Tuesday, September 21, 2010

Alzheimer (and schizophrenia) are the result of stress, plasticity and fragility

Our speculative but data-informed view: Alzheimer disease is a result of the cumulative combination of stresses on the brain in people who have increased neuronal plasticity, and reach a tipping point of neuronal fragility leading to apoptosis.

In this view, amyloid, as well as tau, are symptoms, not causes of the neuronal deterioration. In fact, they may slow down and try to mitigate neuronal apoptosis, so their therapeutic targeting is not indicated.

ApoE is involved in the increased neuronal plasticity, disconnection, remodeling and adaptation in response to stress, useful in young people with robust neurons, but detrimental in older people with fragile neurons. Free radical damage and decreased growth factor levels make neurons more fragile with age.

Evolutionarily, populations that have been subjected over the centuries to harsh and stressful environments (in Africa or other continents-genocides, pogroms, persecution) may be more susceptible to Alzheimer in old age- if they reach that age, as they do in more modern and safer societies. Individually, people with a history of exposure to major stress and who have PTSD may be at higher risk of Alzheimer in old age, even more so if accompanied by traumatic brain injury. This should become a major area or research and intervention in combat veterans, and contact-sport athletes.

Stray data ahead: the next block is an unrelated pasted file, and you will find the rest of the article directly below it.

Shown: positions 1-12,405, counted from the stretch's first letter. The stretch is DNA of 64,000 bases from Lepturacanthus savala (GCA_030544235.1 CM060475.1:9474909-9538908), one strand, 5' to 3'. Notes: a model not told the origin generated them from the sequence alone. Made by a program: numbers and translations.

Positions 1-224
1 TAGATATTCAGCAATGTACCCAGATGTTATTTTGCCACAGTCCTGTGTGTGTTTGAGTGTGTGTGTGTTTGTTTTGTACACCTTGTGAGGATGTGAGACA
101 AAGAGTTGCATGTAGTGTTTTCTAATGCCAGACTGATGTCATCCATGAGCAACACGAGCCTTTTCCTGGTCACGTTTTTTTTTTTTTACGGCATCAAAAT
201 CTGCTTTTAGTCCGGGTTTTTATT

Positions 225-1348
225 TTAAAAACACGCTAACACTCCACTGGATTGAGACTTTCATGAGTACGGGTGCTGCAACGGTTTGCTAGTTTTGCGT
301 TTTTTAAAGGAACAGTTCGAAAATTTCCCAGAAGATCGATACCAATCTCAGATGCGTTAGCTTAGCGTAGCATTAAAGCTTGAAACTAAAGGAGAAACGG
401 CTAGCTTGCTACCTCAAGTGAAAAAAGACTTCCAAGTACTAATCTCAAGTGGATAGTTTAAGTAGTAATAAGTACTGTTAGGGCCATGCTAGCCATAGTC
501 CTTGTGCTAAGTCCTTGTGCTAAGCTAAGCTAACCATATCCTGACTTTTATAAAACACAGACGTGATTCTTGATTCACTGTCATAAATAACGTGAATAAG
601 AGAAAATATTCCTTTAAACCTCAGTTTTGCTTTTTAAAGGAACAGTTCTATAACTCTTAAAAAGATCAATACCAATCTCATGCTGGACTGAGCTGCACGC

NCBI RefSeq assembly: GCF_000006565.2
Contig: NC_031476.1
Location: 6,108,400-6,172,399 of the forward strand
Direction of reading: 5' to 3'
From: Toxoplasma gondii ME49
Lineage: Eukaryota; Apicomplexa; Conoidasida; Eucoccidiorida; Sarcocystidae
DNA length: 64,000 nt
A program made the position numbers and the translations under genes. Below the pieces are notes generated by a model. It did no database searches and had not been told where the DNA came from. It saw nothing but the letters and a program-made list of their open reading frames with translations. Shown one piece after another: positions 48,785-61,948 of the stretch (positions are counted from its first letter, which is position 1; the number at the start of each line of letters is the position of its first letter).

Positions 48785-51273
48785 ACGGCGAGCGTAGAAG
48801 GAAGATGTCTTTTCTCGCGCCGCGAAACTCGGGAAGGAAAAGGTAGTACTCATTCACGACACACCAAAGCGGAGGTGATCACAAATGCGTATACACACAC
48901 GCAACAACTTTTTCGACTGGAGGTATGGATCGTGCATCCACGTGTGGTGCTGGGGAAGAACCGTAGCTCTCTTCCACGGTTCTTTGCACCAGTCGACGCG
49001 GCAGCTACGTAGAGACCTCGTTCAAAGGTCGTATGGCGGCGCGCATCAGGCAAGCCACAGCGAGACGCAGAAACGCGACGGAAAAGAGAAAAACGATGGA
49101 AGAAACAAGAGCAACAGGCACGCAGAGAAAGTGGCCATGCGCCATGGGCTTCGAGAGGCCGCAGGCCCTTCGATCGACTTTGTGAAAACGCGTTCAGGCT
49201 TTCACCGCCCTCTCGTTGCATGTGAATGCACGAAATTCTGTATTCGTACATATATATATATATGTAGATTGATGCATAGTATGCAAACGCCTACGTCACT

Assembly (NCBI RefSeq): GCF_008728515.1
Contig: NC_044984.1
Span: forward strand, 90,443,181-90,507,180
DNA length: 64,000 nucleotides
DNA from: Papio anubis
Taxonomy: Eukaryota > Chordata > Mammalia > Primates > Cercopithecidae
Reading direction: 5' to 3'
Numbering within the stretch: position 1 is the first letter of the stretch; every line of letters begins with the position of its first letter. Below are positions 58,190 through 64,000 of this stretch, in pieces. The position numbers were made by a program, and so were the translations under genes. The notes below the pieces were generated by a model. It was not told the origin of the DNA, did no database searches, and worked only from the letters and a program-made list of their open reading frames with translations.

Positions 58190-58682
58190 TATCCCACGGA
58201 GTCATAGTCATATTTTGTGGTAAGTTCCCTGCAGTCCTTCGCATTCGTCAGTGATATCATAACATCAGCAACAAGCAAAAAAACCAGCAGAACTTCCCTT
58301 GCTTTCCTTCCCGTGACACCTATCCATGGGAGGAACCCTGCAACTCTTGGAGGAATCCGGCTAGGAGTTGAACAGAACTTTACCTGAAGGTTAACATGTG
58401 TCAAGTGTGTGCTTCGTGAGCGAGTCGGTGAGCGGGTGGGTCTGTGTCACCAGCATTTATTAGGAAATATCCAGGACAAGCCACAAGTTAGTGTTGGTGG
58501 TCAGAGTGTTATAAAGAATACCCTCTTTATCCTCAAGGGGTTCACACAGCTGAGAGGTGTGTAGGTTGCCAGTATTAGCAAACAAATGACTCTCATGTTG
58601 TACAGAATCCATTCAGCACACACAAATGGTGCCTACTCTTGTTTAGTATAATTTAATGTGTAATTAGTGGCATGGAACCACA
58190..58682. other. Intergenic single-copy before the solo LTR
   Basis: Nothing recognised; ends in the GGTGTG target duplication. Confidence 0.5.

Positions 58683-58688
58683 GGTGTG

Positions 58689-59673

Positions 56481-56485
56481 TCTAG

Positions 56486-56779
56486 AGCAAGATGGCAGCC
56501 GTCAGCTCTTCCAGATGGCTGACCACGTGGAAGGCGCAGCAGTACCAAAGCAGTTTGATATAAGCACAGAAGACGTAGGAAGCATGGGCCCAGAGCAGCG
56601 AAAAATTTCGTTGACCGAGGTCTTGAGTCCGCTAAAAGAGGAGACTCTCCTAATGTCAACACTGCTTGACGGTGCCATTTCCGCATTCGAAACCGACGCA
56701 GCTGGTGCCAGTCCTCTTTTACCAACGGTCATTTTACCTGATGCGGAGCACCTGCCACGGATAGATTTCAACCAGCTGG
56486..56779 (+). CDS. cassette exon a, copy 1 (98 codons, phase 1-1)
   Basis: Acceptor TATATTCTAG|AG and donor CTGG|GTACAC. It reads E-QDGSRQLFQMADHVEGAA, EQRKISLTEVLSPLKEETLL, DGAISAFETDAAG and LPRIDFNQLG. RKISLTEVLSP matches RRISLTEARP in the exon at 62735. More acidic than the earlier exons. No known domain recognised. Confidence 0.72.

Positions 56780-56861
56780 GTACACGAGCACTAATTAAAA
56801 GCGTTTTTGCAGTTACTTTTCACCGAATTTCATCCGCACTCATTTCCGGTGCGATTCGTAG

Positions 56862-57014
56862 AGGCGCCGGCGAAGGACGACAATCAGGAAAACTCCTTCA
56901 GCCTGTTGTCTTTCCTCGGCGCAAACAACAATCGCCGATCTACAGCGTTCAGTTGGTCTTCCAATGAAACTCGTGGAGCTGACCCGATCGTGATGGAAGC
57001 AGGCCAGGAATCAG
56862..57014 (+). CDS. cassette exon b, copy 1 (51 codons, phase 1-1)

How to treat Alzheimer? Target neuronal apoptosis, specifically enough that you do not increase the opposite elsewhere, which is cancer. GSK3beta and its connected biological pathways are worth exploring.

How to prevent Alzheimer? In a Mindscape fashion, addressing the three dimensions: anxiety, mood and cognition. Reduce cumulative exposure to stress (or use an anti-anxiety medication such as an SSRI), modulate neuronal plasticity through cognitive-behavioral therapy (or use a mood stabilizing medication such as lithium), decrease neuronal fragility through rich nutrients and a rich environment (or use a cognitive enhancing medication). Infection and inflammation are major stressors on the brain, so limiting them helps prevent Alzheimer. For a “primum non nocere” strategy: physical exercise, omega-3 fatty acids, antioxidants and a stimulating life. These may be our best bets- in combination.

Last but not least, in our view schizophrenia is just an accelerated early form of this whole process- indeed dementia praecox, as Emil Kraepelin has suggested. The stresses occurs earlier on, including in utero, and the neurons are more plastic and more fragile due to multiple genetic vulnerability factors. Prevention and treatment: the same, but a need to intervene very early on, in childhood,  to prevent full blown illness from developing in young adults.

Alexander B. Niculescu, III, MD, PhD